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Larry Jones, human resources manager, Stop & Shop New England, explains how the company encourages associates to grow in their careers.
Building on strengths and exploring new opportunities — that’s the core of career development at Ahold USA and part of what equips PG’s Retailer of the Year with the talents and skills it needs to excel in a highly competitive marketing area.
The company encourages associates to constantly review their performance and personal goals “to make sure they’re aligned” with district and corporate goals, says Larry Jones, human resources manager, Stop & Shop New England. “Reassessing performance constantly, compared to the goals, keeps us focused and performance-driven. Associates are challenged to evaluate what they’re contributing to the company and challenge their teams to do the same.”
Twice a year, in spring and fall, associates complete surveys to assess their progress. Reviewed by teams of associates, the surveys pinpoint each employee’s top three strengths, which they’re encouraged to continue and hone, and top three opportunities for improvement. Store performance is similarly assessed. “We empower department heads to run their departments like their own businesses,” Jones says. Aiming to drive business on all levels, department heads “challenge each other” and share ideas, he adds. The mutual learning process makes them “feel empowered to get the best results.”
So what makes Stop & Shop a great place to work?
In addition to “competitive” wages and benefits, it’s the opportunities for enrichment and advancement, Jones says. “I make it clear we have lots of opportunities — whatever your passion or background, there’s a position in our organization,” he asserts. “We’re going to challenge them to grow their leadership qualities.”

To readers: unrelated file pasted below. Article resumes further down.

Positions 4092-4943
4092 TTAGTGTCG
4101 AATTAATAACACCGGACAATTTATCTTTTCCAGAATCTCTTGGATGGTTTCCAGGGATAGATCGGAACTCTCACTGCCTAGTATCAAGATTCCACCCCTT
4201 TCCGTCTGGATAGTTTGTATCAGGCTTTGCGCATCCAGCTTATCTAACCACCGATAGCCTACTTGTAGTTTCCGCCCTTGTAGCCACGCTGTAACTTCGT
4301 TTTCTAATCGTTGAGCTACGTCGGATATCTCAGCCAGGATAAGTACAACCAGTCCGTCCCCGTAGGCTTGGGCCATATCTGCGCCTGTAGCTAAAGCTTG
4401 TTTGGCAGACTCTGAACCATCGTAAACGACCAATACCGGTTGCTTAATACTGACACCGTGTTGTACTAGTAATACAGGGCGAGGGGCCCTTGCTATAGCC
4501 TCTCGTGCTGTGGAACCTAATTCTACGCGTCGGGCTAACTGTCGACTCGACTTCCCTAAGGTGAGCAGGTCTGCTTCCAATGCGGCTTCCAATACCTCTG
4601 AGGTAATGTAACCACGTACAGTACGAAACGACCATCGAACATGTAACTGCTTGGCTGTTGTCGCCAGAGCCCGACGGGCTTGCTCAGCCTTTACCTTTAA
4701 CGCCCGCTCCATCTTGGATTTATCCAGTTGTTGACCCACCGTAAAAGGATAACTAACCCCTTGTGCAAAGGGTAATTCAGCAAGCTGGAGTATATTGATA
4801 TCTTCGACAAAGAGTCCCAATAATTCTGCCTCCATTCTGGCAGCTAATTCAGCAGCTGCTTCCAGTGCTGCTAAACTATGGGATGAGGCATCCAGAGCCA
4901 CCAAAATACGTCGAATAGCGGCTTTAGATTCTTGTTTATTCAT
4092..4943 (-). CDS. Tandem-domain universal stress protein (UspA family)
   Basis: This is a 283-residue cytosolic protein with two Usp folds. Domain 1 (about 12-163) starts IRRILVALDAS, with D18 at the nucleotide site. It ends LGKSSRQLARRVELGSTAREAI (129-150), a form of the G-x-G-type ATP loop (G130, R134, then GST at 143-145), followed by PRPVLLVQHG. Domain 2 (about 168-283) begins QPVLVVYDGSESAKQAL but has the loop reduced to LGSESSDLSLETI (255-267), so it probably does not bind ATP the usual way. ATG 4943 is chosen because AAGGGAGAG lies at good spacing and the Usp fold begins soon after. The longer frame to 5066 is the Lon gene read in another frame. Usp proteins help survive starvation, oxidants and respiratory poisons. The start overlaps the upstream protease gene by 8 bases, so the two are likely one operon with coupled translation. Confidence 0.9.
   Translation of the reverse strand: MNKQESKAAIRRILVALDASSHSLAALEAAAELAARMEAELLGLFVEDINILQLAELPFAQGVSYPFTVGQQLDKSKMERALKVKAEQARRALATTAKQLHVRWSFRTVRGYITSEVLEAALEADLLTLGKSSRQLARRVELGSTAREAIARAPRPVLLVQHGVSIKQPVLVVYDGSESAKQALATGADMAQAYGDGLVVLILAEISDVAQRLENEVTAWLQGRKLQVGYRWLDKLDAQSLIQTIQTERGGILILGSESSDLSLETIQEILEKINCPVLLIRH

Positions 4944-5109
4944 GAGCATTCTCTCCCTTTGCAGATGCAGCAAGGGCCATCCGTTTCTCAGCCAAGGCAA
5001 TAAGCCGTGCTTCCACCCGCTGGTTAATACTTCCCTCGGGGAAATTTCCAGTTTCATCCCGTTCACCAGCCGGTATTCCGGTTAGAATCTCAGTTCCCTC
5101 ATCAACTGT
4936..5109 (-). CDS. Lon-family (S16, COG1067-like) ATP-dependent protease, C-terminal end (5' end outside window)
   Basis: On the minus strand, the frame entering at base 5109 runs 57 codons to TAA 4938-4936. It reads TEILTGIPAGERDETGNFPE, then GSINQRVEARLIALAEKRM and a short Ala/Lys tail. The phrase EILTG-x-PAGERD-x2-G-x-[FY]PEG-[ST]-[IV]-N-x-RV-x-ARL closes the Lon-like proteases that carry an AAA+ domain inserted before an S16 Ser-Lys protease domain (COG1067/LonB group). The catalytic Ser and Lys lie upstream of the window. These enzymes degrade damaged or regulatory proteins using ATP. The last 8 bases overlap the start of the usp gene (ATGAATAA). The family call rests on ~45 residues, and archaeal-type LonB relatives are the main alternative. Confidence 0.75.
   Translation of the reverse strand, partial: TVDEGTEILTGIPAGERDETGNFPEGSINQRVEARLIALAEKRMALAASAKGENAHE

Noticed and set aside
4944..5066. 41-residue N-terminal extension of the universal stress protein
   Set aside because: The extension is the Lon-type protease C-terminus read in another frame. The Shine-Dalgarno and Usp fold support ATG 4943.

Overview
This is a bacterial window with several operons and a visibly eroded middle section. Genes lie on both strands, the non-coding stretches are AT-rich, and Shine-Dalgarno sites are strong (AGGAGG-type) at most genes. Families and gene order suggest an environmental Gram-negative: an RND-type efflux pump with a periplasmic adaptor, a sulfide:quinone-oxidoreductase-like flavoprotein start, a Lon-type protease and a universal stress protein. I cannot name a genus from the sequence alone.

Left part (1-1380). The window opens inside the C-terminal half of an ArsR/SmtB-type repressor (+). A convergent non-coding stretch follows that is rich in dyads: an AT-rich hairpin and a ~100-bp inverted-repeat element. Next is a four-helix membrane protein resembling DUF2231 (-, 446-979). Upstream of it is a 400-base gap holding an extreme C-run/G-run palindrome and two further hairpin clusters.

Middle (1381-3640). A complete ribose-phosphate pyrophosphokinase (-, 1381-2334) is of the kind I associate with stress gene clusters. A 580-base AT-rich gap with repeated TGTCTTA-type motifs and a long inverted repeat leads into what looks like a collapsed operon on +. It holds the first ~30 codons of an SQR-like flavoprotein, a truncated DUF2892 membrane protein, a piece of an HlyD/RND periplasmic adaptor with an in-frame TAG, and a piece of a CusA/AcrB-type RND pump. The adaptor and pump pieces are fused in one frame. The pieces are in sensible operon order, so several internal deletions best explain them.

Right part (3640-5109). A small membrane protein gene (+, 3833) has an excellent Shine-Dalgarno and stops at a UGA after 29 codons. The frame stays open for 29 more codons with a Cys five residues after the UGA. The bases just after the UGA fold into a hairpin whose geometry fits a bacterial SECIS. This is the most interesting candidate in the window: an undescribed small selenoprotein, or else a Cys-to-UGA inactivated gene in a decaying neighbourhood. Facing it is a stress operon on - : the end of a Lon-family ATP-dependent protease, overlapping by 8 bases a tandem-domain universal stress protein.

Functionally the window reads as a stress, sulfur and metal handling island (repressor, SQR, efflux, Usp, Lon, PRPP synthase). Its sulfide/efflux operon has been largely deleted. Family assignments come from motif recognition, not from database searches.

He continues: “Every career path is as unique as the individual who works for us. ... We identify what their strengths and opportunities truly are, and help them reach their end goal. We spend a lot of time with associates gauging where they’re at and revising goals as needed, working on what they need to be a better leader. They’re involved at every step; we don’t just tell them what to work on.”
Among the ways in which Stop & Shop has shown its appreciation for its associates was to boost its employee discount to 10 percent as part of 100th anniversary festivities for the Stop & Shop banner. All 395 stores in the chain served cake to “celebrate and say thank you” to associates and customers, Jones says. Certain store-brand products sported commemorative packaging, associates and support personnel wore 100th-anniversary pins and aprons, and posters displayed in stores documented the journey of the company over the past century.
Additionally, the company marked the milestone with 100 Days of Giving, during which the grocer donated $1,000 each to 100 organizations between Memorial Day and Labor Day, delivering giant checks along with cake and balloons in decorated vehicles to each group. “These organizations are doing great work, and we love to partner with them,” Jones says.
A 20-year company veteran who started as part-time grocery clerk while in college, Jones “never thought it could be a career,” he says of grocery retailing. “My store manager took an interest in me, which was different from everywhere else I worked. He talked to me. He listened to me. That sort of attention helped me see myself as an important part of the team. … I felt like I contributed to the overall goal of the company.”
Jones worked his way up to full-time general merchandise clerk, and then to assistant store manager and store manager, before attaining his current post. “I’ve always felt important and listened to — that’s what makes this company feel like a family,” he says. “I don’t think that happens in every organization.”
His duties include conducting exit interviews with retirees, among them the associate who brought him into the organization: “It was great to sit with the store manager who hired me 20 years ago and talk about our experience.”